Are you in Good Hands?
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Are you in Good Hands?


A veteran deputy sheriff in Florida thought he’d seen it all. Until one late afternoon, he noticed two cars pulled over to the side of the road. The drivers were arguing loudly, almost coming to blows.

The deputy pulled over, assuming it was an accident. When he got there, both cars looked totally fine. Then he looked down. The men were standing over an alligator that had seen the wrong side of the car. “Both guys wanted to take it home,” says the officer. “One hit it, the other pulled over first.” The gator meat and skin had the two at each other’s throats. The worst thing, according to the deputy? “Each wanted me to arrest the other for stealing their property!”

Traffic cops see a lot of crazy behavior in the line of duty—some very dangerous, some downright ridiculous. One California officer pulled over a car that was weaving erratically. Read more...▼

CLICK TO SEE FULL INFOGRAPHIC When he got to the window, he saw a family struggling with a tiny piglet. In the back seat, there was a skunk in a cage. The smell was not good. “They’re not used to the car,” the father said sheepishly.

And they’ve heard it all, too. “I hear excuses for speeding all the time,” says an Ohio officer. The bathroom is the leading contender, but that cuts no ice with the law. Lying is the worst idea, say the cops. And they can tell. “If you say your wife’s in labor and you’re driving her to the hospital, it might be a good idea for her to actually be pregnant,” says the Florida cop.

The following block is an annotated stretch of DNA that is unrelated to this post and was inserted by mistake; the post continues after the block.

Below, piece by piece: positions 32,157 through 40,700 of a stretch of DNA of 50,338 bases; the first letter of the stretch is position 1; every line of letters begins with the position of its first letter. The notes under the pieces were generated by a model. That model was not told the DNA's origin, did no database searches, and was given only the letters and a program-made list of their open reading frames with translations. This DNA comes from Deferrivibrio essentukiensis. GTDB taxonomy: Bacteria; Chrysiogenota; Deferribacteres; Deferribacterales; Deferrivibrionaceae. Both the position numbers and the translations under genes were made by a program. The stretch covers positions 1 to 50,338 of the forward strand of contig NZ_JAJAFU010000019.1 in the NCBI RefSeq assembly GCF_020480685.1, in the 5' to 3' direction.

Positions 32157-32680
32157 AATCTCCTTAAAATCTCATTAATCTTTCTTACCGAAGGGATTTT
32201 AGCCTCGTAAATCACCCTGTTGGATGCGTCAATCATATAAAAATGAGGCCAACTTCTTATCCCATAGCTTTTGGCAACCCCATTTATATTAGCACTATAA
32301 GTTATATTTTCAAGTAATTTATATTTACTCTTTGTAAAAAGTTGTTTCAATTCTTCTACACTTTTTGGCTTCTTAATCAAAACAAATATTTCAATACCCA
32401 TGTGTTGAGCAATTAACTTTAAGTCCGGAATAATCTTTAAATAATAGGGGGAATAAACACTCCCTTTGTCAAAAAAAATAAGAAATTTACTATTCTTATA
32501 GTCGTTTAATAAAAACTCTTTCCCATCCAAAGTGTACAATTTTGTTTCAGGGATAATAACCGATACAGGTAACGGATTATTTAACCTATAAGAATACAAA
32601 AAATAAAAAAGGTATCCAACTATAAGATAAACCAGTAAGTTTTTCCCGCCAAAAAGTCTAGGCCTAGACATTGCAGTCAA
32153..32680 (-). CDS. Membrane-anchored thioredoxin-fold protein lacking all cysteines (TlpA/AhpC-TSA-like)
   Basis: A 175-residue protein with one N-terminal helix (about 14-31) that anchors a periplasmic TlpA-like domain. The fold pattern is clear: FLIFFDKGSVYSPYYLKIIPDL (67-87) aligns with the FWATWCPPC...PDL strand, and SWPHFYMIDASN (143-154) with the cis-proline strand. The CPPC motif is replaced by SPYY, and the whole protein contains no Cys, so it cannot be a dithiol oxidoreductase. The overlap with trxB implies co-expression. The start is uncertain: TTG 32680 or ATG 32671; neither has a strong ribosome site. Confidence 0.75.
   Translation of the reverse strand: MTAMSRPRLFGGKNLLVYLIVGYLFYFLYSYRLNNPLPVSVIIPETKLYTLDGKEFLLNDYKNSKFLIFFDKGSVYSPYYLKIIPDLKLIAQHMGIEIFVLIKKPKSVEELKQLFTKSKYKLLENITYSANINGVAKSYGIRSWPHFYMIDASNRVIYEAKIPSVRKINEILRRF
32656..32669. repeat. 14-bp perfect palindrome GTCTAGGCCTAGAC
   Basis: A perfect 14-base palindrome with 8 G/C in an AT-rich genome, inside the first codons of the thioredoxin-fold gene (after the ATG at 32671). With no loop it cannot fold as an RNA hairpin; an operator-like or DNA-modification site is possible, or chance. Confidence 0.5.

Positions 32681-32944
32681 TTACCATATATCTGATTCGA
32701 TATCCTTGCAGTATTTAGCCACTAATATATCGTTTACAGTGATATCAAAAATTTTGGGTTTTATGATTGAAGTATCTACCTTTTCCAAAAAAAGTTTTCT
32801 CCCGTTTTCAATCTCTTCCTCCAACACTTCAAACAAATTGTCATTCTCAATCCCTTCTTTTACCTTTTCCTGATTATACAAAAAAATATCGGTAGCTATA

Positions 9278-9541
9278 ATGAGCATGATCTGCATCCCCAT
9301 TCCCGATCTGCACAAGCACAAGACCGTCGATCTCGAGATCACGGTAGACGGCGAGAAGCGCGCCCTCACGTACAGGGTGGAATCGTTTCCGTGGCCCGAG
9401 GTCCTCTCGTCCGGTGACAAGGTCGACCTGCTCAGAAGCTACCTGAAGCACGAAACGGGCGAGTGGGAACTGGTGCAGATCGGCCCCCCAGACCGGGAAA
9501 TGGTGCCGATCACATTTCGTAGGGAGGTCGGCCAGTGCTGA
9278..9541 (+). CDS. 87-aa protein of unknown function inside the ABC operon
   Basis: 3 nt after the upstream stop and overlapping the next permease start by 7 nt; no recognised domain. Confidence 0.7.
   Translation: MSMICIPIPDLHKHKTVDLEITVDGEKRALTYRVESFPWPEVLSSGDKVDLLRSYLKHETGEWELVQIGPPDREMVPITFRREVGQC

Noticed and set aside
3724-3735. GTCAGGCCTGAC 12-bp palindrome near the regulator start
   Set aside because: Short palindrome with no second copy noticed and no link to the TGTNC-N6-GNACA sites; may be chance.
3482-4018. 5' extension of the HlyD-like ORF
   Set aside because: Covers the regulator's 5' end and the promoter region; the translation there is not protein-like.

What’s the worst thing a motorist can do when pulled over? “Whatever you do, absolutely do not jump out of your car and run back to greet me or demand to see the radar,” the Ohio officer says. He notes that a cop might think the motorist is trying to flee the scene, and it heightens the officer’s suspicion.

“Most folks just don’t know what we face,” says our Ohio cop. “There’s no such thing as a routine traffic stop.”

So how should you respond when stopped for a traffic violation?

Think like a cop and follow these helpful tips.

Stay calm: Don't freak out, jam on the brakes and stop in the lane. Get over to the far right side of the road as safely and quickly as you can. Then turn off the engine.

Be polite: Your mother was right. Good manners could mean the difference between a (free) warning and a fine-laden ticket.

Don't argue: Save your rebuttal for your court date. Refusing to provide your driver's license or becoming belligerent could be considered obstructing justice—and could land you in jail.

No sleight of hand: Roll down all the windows so it's easy for the officer to see inside the vehicle. At night, turn on the dome light. Then keep your hands on the steering wheel. Wait for the officer to ask you for the required documentation.